Storms' Aftermath: NYers front and center in hurricane relief

Nayaba Arinde | 9/28/2017, midnight
With some flooded and battered areas still unreachable, and fear of disease spreading in many of the hurricane-hammered Caribbean countries, ...
New York City Council Member Andy King was joined today by local elected officials, labor leaders, NYPD, UFT and clergy as well as dozens of concerned Bronx residents to spearhead donations at Crawford United Methodist Church to assist the people of the Caribbean islands devastated by Hurricanes Irma and Maria. Office of City Council Member Andy King/Facebook

John Coombs, firefighter and member of the Vulcan Society told the AmNews, “As we look to rebuild many of the islands devastated by Irma, Jose and Maria. It is mind-boggling as to who needs the most help and what do we start with! Some of the American commonwealths like PR are already getting assistance from FEMA, but the other islands badly devastated are still in need of help. Antigua and Barbuda is in need of supplies of all kinds, mainly personal care items, men women and children clothes and underwear, building supplies. These items can be dropped off at locations around the city. 

Speaking on the Senate floor, U.S. Senator Kirsten Gillibrand urged her colleagues to provide desperately needed disaster relief to the people of Puerto Rico and the U.S. Virgin Islands.

Gillibrand said, “This is one of the worst disasters our country has ever seen. The men and women and children who live on these islands are American citizens. Do not forget that. They have no food to eat. No water to drink. No power. No refrigeration. If we don’t give them help now, then many more people there will die—far more than those who were killed during the hurricane itself. I urge my colleagues here to think about our fellow American citizens in Puerto Rico and the U.S. Virgin Islands and what they are suffering through right now.”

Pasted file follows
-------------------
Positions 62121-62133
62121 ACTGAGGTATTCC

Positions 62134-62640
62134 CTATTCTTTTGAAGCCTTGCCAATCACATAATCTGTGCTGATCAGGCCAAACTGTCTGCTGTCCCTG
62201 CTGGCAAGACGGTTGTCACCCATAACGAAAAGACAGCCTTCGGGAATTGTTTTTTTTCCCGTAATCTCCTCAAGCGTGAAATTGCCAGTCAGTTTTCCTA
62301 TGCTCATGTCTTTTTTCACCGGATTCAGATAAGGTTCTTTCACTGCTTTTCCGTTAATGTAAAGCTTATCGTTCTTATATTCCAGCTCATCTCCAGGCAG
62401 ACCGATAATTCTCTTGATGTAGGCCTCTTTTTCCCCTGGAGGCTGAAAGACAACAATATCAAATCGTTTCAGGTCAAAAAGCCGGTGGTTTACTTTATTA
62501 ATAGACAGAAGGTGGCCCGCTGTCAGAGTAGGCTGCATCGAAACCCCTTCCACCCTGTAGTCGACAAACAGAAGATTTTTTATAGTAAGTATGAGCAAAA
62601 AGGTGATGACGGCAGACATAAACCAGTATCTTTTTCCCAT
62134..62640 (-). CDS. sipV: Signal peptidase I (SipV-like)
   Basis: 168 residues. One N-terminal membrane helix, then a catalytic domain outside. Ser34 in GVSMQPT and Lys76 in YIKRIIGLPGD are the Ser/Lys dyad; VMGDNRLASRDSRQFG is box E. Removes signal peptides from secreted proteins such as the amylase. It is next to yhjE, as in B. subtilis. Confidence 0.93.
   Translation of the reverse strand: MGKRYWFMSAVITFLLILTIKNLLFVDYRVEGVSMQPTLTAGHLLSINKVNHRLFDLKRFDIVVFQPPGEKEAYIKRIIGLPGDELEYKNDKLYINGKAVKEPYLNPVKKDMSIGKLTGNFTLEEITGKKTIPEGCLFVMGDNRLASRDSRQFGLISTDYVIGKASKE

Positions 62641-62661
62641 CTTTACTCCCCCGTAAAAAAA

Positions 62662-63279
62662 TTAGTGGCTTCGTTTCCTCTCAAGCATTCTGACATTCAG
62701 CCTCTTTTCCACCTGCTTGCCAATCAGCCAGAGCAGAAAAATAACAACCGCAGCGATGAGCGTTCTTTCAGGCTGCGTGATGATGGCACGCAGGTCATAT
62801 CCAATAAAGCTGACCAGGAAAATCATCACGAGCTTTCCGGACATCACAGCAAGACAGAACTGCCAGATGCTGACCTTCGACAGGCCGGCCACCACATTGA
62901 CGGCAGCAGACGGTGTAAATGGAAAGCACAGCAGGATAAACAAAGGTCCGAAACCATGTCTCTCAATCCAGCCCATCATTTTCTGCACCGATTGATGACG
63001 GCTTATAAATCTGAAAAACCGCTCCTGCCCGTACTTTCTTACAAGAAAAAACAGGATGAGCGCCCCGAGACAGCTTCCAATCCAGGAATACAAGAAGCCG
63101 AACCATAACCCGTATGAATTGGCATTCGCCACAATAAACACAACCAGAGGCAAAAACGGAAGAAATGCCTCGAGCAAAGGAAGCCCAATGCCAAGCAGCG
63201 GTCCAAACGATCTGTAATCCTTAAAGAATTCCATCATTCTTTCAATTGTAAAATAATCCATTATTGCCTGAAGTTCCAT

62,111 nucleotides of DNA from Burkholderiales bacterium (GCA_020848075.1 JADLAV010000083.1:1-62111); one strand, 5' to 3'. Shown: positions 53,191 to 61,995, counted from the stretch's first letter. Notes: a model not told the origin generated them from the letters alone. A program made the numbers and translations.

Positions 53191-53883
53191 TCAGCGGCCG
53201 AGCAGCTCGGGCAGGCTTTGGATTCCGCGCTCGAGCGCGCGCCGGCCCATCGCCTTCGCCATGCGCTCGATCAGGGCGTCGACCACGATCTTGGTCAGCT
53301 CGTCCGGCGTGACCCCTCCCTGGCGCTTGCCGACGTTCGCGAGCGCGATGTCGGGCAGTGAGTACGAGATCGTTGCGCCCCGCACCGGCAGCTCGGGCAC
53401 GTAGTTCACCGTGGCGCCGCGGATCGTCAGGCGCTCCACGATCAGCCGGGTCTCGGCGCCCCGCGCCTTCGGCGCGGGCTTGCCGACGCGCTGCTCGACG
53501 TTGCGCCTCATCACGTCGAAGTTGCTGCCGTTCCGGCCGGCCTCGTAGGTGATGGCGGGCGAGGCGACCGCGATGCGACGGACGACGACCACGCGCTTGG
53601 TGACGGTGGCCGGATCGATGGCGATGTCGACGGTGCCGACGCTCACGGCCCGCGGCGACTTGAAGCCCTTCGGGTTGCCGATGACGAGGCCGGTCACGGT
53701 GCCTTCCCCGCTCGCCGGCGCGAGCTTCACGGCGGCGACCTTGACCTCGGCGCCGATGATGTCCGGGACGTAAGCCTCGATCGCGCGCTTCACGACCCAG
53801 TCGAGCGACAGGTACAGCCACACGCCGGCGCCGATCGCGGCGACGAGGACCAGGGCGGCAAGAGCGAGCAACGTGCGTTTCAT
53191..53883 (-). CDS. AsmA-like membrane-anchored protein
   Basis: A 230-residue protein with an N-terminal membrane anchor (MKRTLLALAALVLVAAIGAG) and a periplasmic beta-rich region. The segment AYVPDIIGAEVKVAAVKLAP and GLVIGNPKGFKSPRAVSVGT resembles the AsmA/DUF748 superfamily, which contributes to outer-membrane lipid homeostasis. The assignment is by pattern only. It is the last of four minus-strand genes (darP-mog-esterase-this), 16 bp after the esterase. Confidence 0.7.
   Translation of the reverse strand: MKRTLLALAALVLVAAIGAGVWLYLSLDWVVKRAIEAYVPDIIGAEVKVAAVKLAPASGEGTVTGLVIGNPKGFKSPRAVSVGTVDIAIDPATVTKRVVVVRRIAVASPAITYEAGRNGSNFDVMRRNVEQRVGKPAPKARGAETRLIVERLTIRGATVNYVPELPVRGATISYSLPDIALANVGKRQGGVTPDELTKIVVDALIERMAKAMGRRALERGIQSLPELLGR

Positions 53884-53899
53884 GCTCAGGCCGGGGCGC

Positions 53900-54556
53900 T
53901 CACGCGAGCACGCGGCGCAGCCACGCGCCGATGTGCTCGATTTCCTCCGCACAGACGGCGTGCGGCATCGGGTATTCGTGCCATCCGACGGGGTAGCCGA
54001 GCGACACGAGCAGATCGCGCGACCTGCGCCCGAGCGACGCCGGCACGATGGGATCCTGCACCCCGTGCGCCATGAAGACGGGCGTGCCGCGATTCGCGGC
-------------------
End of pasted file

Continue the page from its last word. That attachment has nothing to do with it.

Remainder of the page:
The AtlantaBlackStar.com said that a “disconnect leads to the trivialization of nonwhite disaster victims” noting, “As the Caribbean tends to hold a temporal place in the American consciousness—a place that is visited and enjoyed for a short amount of time and then forgotten—the reality of what happens there once the tourists leave tend to be ignored. This, however, does not trivialize that millions will be forced to live the ramifications of this hurricane season for years to come.”

“Calling on all NYC grassroots community-based organizations to meet and find common ground,” Zulu Nation’s King Sadiki “Bro. Shep” Ojore Olugbala, veteran Black Panther Party member, told the AmNews that a meeting is planned for Oct. 4 at Harlem’s National Black Theater, “in order to collectively respond to this past summer’s catastrophic hurricanes and/or earthquake disasters in Florida, Texas, Mexico, Cuba, Puerto Rico, the Virgin Islands and the rest of the Caribbean.

“Come and join with veteran members of both the Young Lords Party and the Black Panther Party,” he said, “along with a host of other concerned grassroots activists and politically conscious performing artists for a meeting of the minds, in order to initiate our collective organizing of community-based cultural events in NYC to provide support for our sisters and brothers in Puerto Rico and throughout the rest of the devastated Caribbean.”

Veteran activist Olugbala, who never blinked in the face of political analysis, added, “We all know from the history of hurricanes Matthew, Katrina and Sandy that long after all of the other historically corrupt and mismanaged multimillion dollar professional relief corporations do their usual disappearing act, when main stream media decides that Black and Brown people have become ‘old news,’ that our sisters and brothers still matter and will need our love and assistance on the road to recovery.”